Embellishment is a common - and risky - practice.
to win that coveted position, job seekers are sometimes tempted
to be "creative" when writing their resumes. But that
doesn't surprise Edward C. Andler.
on resumes has become distressingly common," says Andler,
a "resume detective" and the author of The Complete
Reference Checking Handbook, published by Amacom Books. "And
many people are getting by with it, which appears to be making
others follow suit."
experts like Andler are being hired by U.S. companies, who want
to hire truthful employees and who are eager to avoid costly lawsuits
arising from crimes committed by workers hired without reference
own surveys suggest that as many as one-third of all resume writers
exaggerate their accomplishments, while up to 10 percent "seriously
misrepresent" their background or work histories. In some
fields, such as sales, the numbers are even higher.
many people are getting by with inflating their resumes that sometimes
honest people feel like they also have to do it just to keep up,"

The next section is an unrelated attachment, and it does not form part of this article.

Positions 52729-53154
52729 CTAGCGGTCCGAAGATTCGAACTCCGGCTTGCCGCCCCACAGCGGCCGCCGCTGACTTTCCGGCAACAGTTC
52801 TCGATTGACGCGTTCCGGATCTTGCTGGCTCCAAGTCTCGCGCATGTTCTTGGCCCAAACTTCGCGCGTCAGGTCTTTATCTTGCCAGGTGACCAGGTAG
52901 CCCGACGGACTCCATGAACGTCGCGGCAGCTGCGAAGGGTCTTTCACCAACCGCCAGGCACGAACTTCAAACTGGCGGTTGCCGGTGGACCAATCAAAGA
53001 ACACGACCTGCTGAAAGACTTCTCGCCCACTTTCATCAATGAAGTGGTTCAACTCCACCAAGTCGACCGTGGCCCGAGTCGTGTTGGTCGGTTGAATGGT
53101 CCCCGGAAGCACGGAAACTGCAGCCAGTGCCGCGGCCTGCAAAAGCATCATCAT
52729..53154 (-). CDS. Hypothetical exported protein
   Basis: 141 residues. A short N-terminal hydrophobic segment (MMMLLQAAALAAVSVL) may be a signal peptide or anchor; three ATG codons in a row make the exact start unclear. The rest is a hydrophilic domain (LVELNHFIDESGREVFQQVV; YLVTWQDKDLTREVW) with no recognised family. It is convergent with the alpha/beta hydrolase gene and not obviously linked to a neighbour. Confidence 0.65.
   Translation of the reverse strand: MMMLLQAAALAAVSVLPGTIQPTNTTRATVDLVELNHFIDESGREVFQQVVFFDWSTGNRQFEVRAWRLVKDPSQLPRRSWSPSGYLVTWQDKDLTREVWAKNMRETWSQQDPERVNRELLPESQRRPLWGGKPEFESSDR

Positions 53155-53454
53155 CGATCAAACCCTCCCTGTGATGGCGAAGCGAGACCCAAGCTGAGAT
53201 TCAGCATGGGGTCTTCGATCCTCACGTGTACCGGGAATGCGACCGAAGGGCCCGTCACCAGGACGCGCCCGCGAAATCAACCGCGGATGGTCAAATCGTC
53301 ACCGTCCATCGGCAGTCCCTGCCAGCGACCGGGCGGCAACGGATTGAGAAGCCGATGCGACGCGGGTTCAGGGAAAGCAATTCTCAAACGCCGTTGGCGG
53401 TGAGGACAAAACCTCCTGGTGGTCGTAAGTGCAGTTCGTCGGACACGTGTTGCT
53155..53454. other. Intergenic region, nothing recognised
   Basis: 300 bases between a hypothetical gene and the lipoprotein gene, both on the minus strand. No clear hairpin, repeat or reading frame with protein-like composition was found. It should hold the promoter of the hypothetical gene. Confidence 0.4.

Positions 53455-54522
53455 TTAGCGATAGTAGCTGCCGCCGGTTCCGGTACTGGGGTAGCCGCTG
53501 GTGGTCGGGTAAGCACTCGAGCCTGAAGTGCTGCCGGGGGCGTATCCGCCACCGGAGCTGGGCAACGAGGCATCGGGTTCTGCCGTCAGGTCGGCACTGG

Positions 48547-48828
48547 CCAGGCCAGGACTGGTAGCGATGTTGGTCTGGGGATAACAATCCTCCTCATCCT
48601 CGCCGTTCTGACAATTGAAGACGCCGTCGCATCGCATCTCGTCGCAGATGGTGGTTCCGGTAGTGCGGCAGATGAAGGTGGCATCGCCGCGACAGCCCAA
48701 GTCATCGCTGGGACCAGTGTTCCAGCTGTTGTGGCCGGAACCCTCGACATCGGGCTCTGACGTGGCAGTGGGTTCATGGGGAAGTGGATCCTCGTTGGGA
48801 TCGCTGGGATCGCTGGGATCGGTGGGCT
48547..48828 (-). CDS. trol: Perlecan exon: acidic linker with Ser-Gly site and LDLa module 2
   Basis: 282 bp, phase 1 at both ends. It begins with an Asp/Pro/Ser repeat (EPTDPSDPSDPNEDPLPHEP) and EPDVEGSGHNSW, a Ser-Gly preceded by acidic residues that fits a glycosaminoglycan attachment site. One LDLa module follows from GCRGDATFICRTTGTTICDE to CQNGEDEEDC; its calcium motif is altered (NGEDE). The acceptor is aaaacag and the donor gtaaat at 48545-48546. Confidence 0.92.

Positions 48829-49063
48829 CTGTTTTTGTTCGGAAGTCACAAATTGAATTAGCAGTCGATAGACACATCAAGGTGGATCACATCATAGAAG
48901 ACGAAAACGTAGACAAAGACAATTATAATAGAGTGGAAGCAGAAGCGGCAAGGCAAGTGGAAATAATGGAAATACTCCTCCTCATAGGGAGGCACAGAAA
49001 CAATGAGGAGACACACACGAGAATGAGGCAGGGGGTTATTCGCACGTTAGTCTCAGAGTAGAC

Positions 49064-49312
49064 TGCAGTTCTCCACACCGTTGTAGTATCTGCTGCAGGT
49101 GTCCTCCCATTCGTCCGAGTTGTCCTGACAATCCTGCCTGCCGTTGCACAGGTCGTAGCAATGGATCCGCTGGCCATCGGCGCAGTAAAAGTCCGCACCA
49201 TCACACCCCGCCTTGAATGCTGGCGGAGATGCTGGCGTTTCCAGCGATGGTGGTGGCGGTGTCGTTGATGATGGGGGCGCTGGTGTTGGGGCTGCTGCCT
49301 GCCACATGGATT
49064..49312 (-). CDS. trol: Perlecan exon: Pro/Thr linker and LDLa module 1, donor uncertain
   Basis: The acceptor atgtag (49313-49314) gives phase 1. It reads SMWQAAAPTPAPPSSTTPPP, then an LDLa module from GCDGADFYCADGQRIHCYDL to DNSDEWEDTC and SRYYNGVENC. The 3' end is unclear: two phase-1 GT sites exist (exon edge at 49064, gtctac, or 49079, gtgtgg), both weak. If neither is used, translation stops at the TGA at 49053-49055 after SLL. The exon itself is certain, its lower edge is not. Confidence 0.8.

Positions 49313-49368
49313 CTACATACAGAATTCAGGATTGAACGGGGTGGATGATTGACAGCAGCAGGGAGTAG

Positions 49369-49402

"enhancements" include the addition of fictional degrees,
bogus job titles, vastly inflated responsibilities and changing
dates of employment to bridge periods of unemployment.
Internet, with its many links to questionable firms offering embossed,
certified "diplomas" for sale, may even be contributing
to resume fraud, according to Michael
G. Kessler Associates, a corporate investigation firm in New
resume lies, such as phony degrees, are easy to track. Other fabrications,
particularly those that just stretch the truth, are harder to
detect. "Most companies will only give you dates of employment,
and that's it, no details," Andler says.
Andler says he has other techniques that nearly always ferret
out lies on resumes. Questioning former colleagues and other probing
often reveals clues to past performance and potential problems.
many get away with their fabrications. And that, according to
Andler, is why so many people continue the practice.
message to people who cheat is just don't do it," says Andler.
"We may not catch up with you now, but sooner or later, somebody
Author - Jim Owen